“Most of these opinions divide sharply along political party lines,” said Ken Blake, Ph.D., director of the poll at Middle Tennessee State University. “But there are some perhaps surprising areas of cross-party agreement.”
Seven years after an historic flood underscored threats to dams across Tennessee, three of the state’s largest water-control structures face millions of dollars in needed repairs and improvements to deal with hazards ranging from earthquakes to sinkholes, reports the Commercial Appeal.
Although none is in as dire shape as the flood-damaged Oroville Dam in California, the federally operated Boone, Center Hill and Pickwick dams are being significantly reinforced through long-term projects, with water levels lowered in two of them. The Tennessee Valley Authority, which runs the Boone and Pickwick dams, and the Corps of Engineers, which operates Center Hill, say they have adopted aggressive safety measures to protect downstream residents.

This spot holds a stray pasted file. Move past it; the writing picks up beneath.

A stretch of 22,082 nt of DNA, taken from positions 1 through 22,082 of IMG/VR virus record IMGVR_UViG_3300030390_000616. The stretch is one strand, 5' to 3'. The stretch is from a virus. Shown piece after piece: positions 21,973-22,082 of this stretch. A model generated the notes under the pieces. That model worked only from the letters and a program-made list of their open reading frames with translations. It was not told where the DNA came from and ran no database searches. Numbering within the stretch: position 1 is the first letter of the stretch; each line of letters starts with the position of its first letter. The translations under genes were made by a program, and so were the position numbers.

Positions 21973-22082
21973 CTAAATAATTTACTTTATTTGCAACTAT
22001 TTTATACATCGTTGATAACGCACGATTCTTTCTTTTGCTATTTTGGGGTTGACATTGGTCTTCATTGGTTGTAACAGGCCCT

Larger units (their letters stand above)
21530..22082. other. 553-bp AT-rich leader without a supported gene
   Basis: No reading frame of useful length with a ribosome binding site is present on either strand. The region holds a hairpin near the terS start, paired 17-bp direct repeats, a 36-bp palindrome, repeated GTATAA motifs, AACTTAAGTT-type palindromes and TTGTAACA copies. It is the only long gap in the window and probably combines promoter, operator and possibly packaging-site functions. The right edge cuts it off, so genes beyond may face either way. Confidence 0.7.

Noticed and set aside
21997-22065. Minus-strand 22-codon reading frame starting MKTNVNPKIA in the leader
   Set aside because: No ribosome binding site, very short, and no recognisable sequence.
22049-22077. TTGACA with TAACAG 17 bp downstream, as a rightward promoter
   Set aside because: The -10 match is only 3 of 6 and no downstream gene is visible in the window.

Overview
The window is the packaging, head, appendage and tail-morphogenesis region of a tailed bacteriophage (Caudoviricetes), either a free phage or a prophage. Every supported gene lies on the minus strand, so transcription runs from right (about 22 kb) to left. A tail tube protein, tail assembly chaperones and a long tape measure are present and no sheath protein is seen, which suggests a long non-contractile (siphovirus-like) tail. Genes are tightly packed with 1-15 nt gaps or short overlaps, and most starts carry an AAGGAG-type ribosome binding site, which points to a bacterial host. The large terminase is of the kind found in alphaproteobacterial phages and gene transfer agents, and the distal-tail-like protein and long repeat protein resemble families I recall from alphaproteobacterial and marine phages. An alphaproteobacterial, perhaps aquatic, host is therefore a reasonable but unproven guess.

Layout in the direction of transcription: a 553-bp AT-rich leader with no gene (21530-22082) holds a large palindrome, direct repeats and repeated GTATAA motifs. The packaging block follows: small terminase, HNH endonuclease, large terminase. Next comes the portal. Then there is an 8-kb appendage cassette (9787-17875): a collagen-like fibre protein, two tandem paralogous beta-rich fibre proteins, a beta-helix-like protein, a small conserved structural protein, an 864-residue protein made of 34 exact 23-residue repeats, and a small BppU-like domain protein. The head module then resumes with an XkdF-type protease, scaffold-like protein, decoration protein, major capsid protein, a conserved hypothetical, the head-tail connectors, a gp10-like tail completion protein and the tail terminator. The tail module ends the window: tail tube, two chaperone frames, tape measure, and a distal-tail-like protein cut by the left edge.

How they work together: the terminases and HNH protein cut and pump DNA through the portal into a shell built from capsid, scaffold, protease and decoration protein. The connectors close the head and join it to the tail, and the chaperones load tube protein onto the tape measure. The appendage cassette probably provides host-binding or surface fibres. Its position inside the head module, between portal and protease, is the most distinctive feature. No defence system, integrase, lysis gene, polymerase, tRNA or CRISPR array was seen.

The three dams are among the largest — and potentially most dangerous — in Tennessee. But they’re not the only ones that have raised concerns among dam-safety officials. Flash floods that swept across 49 counties in May 2010 led to the failure of seven dams statewide and caused damage at several others. More than a dozen dams in West Tennessee alone required significant repairs.
All told, there are more than 1,200 dams in Tennessee, including 273 rated as “high hazard” because their failure likely would lead to the loss of life. But nearly half of the state’s dams, including 69 rated as high hazard, are exempt from regulation and government inspections because they’re classified as farm ponds.